We’ve tried to articulate the state of the consumer for about a year now and more signs are starting to show of a pullback on discretionary spending. That said, consumers have largely shown a sustained willingness to spend their money at restaurants and on experiences. Perhaps that explains why operators are bullish about finding real estate. According to Emily Durham, senior vice president, brokerage, food and beverage advisory at commercial real estate company JLL, demand on the restaurant real estate side is “through the roof.” In Houston, for example, there is only a 4% commercial vacancy rate.
“There are segments down in sales, but there is no shortage of people wanting to come to the market,” she said during a webinar Wednesday titled “The State of Restaurant Real Estate” hosted by data company Placer.ai. She presented alongside RJ Hottovy, head of analytical research at Placer.ai.
The two agreed the demand is a bit of a head scratcher given the overall decline in restaurant traffic and pressured macroeconomic environment, but zoom in a bit and each segment and each market tell a different story. A good example here is the specialty coffee segment, which has experienced positive traffic trends throughout the past two months while all other segments were negative. Further, in 2022, the segment outpaced every other segment, and by a lot.
“I’ve never seen so many coffee users in a market ever,” Durham said. Indeed, according to our Top 500 report with Datassential, sales in the limited-service coffee segment grew by over 12% from 2021 to 2022.
Durham and Hottovy believe a few factors are driving strength in this category, including a pandemic-induced shift toward late-breakfast/early lunch business versus just an early morning occasion, and the movement toward mobile and drive-thru usage, which has increased convenience but reduced dwell times in the segment. The shift toward mobile and drive-thru usage has also had a material impact across the broader real estate industry.
“More people are looking for double drive-thrus. Double drive-thrus were never a thing before, but now it’s smaller buildings and larger drive-thrus,” Durham said, adding that not only is there more demand for drive-thrus, but for drive-thrus with two, three or more lanes. Shake Shack is a good case study as to why this demand is growing so swiftly. According to Placer.ai data, the chain’s Orlando drive-thru location has consistently and significantly outpaced its traditional location in the market since opening in March 2022.
Hottovy said Placer.ai’s most recent numbers show that drive-thrus now make up about 70% of total sales for QSR and coffee concepts, compared to about 60% pre-pandemic. Because of this uptick, both Durham and Hottovy opined that there should be changes in rent structures.
“The traditional metric (for rent) is per square foot, so as technology increases and our buildings get smaller, it needs to change. We’re no longer working on the same metrics,” Durham said. “The interest is not going to wane anytime soon.”
Hottovy adds that as more fast casual concepts also start to adopt drive-thru formats, the line between the segment and quick-service seems to be blurring.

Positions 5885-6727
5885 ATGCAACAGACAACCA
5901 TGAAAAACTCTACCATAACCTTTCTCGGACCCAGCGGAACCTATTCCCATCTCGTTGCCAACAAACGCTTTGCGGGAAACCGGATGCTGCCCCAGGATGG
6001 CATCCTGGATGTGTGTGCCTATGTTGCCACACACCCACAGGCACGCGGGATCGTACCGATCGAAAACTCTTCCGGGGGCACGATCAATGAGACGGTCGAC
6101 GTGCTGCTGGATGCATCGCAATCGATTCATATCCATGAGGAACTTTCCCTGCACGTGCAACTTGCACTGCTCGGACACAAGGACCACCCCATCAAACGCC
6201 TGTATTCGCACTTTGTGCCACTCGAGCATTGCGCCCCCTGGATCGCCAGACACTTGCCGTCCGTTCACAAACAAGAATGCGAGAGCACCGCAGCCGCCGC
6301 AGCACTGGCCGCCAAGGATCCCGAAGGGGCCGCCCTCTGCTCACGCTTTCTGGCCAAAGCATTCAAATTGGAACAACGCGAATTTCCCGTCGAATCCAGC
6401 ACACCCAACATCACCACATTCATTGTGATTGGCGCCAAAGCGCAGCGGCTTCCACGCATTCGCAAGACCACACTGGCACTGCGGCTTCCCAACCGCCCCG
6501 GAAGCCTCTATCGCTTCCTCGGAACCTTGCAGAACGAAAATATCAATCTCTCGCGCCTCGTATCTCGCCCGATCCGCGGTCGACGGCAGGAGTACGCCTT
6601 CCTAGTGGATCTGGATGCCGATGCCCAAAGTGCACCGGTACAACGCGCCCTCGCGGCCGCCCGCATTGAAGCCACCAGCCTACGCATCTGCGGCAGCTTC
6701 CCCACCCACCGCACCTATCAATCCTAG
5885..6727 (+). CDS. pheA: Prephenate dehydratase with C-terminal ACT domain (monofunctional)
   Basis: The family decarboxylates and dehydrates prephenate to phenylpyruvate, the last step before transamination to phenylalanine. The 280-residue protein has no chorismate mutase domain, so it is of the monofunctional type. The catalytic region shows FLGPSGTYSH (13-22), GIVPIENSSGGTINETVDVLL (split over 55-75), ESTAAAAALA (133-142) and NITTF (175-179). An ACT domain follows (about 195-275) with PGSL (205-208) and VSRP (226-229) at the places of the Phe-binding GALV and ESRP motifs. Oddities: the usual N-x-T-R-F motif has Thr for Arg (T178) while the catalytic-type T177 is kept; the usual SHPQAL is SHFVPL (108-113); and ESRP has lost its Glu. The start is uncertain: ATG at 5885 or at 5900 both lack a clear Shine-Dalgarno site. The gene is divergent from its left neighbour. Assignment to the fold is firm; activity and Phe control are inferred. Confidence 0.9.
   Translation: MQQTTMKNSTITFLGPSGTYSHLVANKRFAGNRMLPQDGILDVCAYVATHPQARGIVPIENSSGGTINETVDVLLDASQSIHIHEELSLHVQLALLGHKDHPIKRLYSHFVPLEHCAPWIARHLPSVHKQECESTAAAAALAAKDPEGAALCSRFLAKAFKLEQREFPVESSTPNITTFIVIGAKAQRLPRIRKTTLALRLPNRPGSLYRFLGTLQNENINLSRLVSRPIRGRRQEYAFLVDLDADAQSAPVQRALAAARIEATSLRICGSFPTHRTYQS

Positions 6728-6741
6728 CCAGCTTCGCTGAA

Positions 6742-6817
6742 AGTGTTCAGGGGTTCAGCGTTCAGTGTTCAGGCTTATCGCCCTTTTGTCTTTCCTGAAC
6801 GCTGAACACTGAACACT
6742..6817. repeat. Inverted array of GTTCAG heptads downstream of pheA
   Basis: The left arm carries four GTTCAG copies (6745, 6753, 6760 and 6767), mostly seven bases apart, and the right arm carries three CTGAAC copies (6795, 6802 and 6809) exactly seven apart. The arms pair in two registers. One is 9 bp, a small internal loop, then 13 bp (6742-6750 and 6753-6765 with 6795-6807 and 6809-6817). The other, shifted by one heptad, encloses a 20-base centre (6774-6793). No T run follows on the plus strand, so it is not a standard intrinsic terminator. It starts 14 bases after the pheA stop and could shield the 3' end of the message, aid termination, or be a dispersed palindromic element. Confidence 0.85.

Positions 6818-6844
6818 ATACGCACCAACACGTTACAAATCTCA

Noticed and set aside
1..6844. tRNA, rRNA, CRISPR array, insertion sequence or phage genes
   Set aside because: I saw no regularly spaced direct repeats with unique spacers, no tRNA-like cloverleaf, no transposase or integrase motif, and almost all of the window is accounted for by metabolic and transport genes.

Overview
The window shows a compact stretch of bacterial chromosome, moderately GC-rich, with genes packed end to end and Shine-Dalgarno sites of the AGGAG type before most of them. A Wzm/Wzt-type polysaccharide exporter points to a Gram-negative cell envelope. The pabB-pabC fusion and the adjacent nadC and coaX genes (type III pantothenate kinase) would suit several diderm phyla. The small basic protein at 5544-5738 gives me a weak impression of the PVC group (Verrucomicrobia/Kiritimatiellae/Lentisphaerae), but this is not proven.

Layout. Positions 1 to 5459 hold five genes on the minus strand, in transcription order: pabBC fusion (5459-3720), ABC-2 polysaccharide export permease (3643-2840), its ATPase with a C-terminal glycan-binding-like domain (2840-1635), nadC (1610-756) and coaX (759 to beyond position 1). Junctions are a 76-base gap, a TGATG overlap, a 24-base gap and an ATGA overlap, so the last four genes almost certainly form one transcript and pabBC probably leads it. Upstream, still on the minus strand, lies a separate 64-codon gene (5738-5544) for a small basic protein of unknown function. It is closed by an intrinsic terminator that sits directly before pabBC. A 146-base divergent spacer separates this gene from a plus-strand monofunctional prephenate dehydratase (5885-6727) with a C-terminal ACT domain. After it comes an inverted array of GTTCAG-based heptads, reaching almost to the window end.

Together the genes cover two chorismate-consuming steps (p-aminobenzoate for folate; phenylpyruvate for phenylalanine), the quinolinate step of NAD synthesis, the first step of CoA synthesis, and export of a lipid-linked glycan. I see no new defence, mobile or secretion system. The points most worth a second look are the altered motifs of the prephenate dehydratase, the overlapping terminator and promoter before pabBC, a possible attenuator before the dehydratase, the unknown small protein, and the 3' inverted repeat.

“Pre-pandemic, fast casual had a different perception, maybe with better quality or ingredients. The visits per location significantly outperformed, but as we got to the pandemic, we started to see QSR take over. In response, we saw things QSR brings to the table, like multiple drive-thrus, mobile ordering. They’re pretty much the same at this point,” he said.
Where we’re seeing another shift in restaurant real estate is in the move toward the Southwest and Southeast markets, which have experienced explosive growth throughout the past several years. This growth is a big reason brands like McDonald’s and Portillo’s are planting more flags in those markets.
“During Covid, we saw population shifts to the Sunbelt states whether for weather, business climate, or another reason. A lot of it was the ability for restaurants to do business; some areas were easier than others,” Durham said. “What happened is we no longer have just local Texas folks expanding through Texas, we have people coming from California and other states to try Texas. So, we have operators from other states and countries adding to the demand.”
Also, smaller markets are becoming more attractive. Hottovy said when Chipotle goes into a market with less than 100,000 people, there are a lot more visits per location, which makes such a strategy more attractive.
“It makes sense – there’s less competition, more access to labor. People want to work for these big brands coming into smaller markets. It’s cheaper to operate,” he said.
“That’s why we’re having this conversation a lot, it’s cheaper to operate. You hit the nail on the head,” Durham added. “We just need to spend more time running those numbers to look for alternative sites. A lot of it is helped by people who have moved outside of cities.”
According to the Economic Innovation Group, 2 million people moved away from cities into suburban and rural markets from 2020 to 2022.
Contact Alicia Kelso at [email protected]